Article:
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Options and Strategies For Cost Or Price Proposals
I posed the question to my 2,900 direct contacts on LinkedIn in hopes that there were real, innovative ideas for cost/price reduction. Unfortunately the majority of answers support techniques that are unacceptable to most contractors. I don’t believe it’s in the best interest of the employees for the good business or customers, which in the end, is detrimental to everyone.
Most of the strategies available for cost/price reduction focus not on price reduction but on the appearance of price reduction but on hiding/obfuscating cost elements. Some, such as uncompensated overtime, are clearly corrupt while others such as bidding-throw labor categories are simply unethical or straddle the line between good and unsavory business practices. Of course companies that pride themselves on recruiting, hiring and retaining people who are at the top of their field are at a disadvantage in the typical proposal evaluation process when faced with these competitors. Furthermore, bidder price evaluators are not privy to any technical advantage that accompanies higher prices, and those in a position to evaluate technical content cannot use pricing deltas to judge the overall value of technical points.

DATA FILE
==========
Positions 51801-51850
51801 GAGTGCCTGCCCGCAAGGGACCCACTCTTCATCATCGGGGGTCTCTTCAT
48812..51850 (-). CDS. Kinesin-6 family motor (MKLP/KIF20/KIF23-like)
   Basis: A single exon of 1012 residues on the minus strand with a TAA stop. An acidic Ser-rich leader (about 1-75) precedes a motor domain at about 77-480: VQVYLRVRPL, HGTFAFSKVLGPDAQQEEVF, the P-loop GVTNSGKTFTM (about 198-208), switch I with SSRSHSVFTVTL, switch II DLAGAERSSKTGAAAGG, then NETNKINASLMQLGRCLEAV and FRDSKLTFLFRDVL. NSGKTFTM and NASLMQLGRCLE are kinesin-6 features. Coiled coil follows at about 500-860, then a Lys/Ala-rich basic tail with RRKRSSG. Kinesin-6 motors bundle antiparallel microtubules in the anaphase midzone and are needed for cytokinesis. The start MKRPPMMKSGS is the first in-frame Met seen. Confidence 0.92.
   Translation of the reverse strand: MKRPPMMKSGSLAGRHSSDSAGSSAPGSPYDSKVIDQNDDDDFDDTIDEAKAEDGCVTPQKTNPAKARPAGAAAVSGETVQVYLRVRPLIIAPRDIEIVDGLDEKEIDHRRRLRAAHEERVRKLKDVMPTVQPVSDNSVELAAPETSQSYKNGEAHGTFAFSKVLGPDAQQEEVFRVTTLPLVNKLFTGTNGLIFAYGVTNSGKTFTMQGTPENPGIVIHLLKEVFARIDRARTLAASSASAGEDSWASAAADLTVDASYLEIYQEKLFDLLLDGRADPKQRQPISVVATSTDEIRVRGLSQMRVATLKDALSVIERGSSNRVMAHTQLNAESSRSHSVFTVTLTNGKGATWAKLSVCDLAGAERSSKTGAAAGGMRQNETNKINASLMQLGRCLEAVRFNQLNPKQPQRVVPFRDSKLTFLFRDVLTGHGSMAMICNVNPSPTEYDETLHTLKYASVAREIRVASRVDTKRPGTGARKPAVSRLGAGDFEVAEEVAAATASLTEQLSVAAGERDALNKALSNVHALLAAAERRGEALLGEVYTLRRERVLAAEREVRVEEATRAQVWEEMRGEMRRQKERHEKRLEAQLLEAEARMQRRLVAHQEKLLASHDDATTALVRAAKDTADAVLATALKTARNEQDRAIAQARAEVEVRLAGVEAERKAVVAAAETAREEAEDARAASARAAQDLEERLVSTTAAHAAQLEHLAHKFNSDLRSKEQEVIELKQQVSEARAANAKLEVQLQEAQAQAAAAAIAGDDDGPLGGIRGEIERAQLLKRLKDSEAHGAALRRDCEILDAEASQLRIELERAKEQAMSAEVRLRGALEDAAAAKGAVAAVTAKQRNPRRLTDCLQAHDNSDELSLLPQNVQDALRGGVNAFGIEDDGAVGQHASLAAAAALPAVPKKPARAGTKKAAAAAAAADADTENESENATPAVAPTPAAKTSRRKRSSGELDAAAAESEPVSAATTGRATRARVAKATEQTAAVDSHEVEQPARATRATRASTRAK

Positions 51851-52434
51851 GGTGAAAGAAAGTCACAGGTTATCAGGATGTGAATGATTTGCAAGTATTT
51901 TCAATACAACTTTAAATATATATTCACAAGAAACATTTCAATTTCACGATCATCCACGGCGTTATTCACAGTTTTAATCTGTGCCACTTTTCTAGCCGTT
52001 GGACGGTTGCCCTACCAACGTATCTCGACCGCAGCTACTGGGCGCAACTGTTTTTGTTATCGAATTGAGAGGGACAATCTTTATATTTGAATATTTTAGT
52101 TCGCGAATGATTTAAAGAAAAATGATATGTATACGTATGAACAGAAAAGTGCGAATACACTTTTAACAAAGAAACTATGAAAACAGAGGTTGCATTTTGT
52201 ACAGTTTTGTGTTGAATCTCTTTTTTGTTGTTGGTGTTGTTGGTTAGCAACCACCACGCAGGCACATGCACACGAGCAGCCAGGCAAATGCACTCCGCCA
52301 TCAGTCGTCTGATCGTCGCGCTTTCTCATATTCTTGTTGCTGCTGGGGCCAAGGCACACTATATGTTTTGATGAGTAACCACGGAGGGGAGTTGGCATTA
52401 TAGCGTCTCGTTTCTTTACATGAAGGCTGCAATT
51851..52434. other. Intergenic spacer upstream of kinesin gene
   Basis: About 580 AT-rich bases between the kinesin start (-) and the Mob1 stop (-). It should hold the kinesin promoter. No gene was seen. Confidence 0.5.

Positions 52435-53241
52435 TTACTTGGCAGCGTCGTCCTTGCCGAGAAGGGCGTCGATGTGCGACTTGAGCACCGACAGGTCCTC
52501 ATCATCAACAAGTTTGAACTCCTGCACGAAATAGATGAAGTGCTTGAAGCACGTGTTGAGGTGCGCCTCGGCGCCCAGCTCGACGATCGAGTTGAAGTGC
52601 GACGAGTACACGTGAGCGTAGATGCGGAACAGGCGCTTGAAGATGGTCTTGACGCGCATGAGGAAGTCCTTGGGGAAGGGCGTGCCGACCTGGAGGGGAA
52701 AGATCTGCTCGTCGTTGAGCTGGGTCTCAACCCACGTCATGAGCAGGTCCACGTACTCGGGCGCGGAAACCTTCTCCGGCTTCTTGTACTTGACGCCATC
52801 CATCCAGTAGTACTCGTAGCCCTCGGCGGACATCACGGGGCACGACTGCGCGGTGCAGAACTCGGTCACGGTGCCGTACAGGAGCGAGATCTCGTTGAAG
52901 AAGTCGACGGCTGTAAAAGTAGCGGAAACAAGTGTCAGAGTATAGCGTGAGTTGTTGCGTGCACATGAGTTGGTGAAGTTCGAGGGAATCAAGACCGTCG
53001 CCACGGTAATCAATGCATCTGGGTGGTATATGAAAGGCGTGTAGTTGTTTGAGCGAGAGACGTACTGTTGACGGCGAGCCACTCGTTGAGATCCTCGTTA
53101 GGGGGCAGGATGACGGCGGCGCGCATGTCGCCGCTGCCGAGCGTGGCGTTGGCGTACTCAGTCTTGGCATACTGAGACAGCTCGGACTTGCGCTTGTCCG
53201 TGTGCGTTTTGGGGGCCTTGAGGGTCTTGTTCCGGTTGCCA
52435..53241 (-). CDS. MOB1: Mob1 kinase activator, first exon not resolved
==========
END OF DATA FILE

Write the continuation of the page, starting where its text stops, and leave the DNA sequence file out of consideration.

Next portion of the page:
There was an interesting and remarkable response to a question asked in my LinkedIn network. Theresa Wilt from Cubic said what has worked for them is cultivating employees through a strong co-op and internship program. “These employees started very low on the pay scale and have no experience; however, once they graduate they will typically accept an entry level salary, even though they may have 2-3 years of experience. You have those 2-3 years too. Sell the customer on their value. and facilitate the relationship-building process. It’s a win-win for you, your customers and your new hires.” You can see where this deserves consideration but this is a long term solution. Other long-term solutions (Competitive Strategy, Competitive Advantage, and the Competitive Advantage of Nations, Michael Porter, 1980) include: